TGPPL, deterring licence proliferation by withholding the stamp of OSD-conformance (was: recent submissions merit no action)

Zooko O'Whielacronx zooko at
Wed Jan 21 17:19:29 UTC 2009

Bruce Perens wrote that my Request for Approval of the Transitive  
Grace Period Public Licence as OSD-compliant "may well be considered  

My Request For Approval is not frivolous.  I believe that the  
Transitive Grace Period Public Licence could turn out to be important  
-- it is a novel mechanism for cooperation which has the potential to  
greatly foment creative work.  Other people think it is a good idea,  

My company,, has released all of the software that runs  
our business under the Transitive Grace Period Public Licence, dual- 
licensed with the GPL.  We do not do such things frivolously. says:

"The Open Source Initiative (OSI) is a California public benefit  
corporation, with 501(c)3 tax-exempt status, founded in 1998.
The OSI are the stewards of the Open Source Definition (OSD) and the  
community-recognized body for reviewing and approving licenses as OSD- 

This is the social contract to which the larger open source community  
understands OSI to be committed: to inform the community about  
whether a licence does or does not conform to the Open Source  
Definition.  When I announce the availability of software on  
community sites such as SourceForge, Freshmeat, the Python Package  
Index, or Launchpad, the site asks me if the licence is certified by  
OSI to be OSD-conformant.  Likewise, people who are considering using  
my software sometimes ask me personally if the licences are certified  
by OSI.  They ask this because they want to know whether the licence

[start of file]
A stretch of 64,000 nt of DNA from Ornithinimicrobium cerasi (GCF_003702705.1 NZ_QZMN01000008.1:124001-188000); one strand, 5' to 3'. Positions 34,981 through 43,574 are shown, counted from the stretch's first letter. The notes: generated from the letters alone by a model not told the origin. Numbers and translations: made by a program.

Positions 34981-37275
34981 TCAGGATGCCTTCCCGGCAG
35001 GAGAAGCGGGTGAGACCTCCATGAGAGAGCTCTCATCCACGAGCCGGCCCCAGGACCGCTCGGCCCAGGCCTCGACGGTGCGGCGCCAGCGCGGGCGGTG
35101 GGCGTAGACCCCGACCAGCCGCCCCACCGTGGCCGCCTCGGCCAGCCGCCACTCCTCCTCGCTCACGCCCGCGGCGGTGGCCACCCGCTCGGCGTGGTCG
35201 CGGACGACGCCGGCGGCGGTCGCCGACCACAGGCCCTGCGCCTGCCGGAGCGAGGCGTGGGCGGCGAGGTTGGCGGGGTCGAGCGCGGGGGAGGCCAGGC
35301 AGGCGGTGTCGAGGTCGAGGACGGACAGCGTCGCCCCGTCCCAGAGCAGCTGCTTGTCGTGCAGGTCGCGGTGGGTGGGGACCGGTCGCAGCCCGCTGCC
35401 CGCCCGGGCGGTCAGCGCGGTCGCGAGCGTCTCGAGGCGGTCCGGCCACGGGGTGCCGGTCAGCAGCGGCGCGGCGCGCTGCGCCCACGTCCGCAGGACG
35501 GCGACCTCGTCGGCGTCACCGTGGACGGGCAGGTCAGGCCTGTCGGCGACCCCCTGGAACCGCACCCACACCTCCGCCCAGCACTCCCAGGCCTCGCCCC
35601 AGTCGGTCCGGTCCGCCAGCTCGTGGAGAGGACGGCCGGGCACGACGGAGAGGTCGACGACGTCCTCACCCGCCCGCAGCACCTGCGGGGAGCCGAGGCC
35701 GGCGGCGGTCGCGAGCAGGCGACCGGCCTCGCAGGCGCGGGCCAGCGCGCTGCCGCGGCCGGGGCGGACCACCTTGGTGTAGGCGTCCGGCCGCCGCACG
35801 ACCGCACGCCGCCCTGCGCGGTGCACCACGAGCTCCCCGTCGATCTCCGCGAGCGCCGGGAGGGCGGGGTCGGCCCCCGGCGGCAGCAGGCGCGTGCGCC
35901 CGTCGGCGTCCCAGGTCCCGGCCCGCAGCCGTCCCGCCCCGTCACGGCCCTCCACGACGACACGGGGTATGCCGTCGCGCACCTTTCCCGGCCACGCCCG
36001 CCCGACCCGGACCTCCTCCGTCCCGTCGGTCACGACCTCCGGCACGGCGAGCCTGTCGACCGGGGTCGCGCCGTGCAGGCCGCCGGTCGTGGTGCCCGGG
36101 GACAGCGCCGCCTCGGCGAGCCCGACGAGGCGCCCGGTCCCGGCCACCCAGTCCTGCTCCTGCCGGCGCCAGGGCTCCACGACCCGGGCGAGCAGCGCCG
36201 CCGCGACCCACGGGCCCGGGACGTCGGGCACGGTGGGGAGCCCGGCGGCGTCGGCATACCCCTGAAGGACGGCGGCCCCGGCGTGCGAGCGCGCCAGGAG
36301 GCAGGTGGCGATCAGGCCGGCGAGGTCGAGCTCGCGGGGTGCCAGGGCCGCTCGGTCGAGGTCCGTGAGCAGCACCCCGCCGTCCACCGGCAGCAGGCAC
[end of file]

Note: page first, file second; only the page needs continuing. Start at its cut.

is open source or not, and they rely on the OSI to tell them.

Obviously the OSI should not entertain frivolous or malicious  
Requests For Approval, but it appears that in your concern about  
licence proliferation you have started to use your power of  
withholding certification of OSD-conformance as a general purpose  
tool to deter the use of licences that you don't like.  This is wrong.

There are a few options available to OSI which are consistent with  
the community's recognition of OSI:

1.  Announce that the OSI approval process is no longer merely  
determining whether a licence conforms to the OSD, but also whether  
the licence is sufficiently useful to be recommended to the  
community.  Send out a press release explaining what the new rules  
are, update the process documentation, and change the "about" page,  
quoted above, which in this case would no longer be correct.

2.  Forget about deterring licence proliferation.  Let OSI focus  
solely on "reviewing and approvling licences as OSD-conformant", and  
hope that other forces will prevent licence proliferation from  
growing out of control and strangling open source cooperation.

3.  Separately indicate whether the OSI finds a licence to be OSD- 
conformant and whether it advises the use of that licence.  This is  
as Russell Nelson has suggested in "restarting License (anti-) 
Proliferation" [1].  In this scheme, the OSI would maintain two lists  
of licences: "recommended" and "conformant".  In my opinion this is  
the best option of the three.

In the meantime, please approve the Transitive Grace Period Public  
Licence as OSD-conformant without further unnecessary delay.  Delays  
in this process could have a negative impact on myself or on my  
company.  I understand that many or all of us are working pro bono,  
in the public interest, and do not get paid to work on this full- 
time, so I planned for a certain amount of unavoidable delay, but I  
must confess that I am distressed to discover that approval of the  
licence has been delayed for no good reason.

I entered into this process based on my understanding of the OSI's  
role in our community and of the documented process for licence  
review.  I have executed my part of the process in good faith,  
following to the best of my ability the public documentation, and I  
expect to be addressed respectfully and for the OSI to fulfill its  
side of the process in good faith.


Zooko Wilcox-O'Hearn

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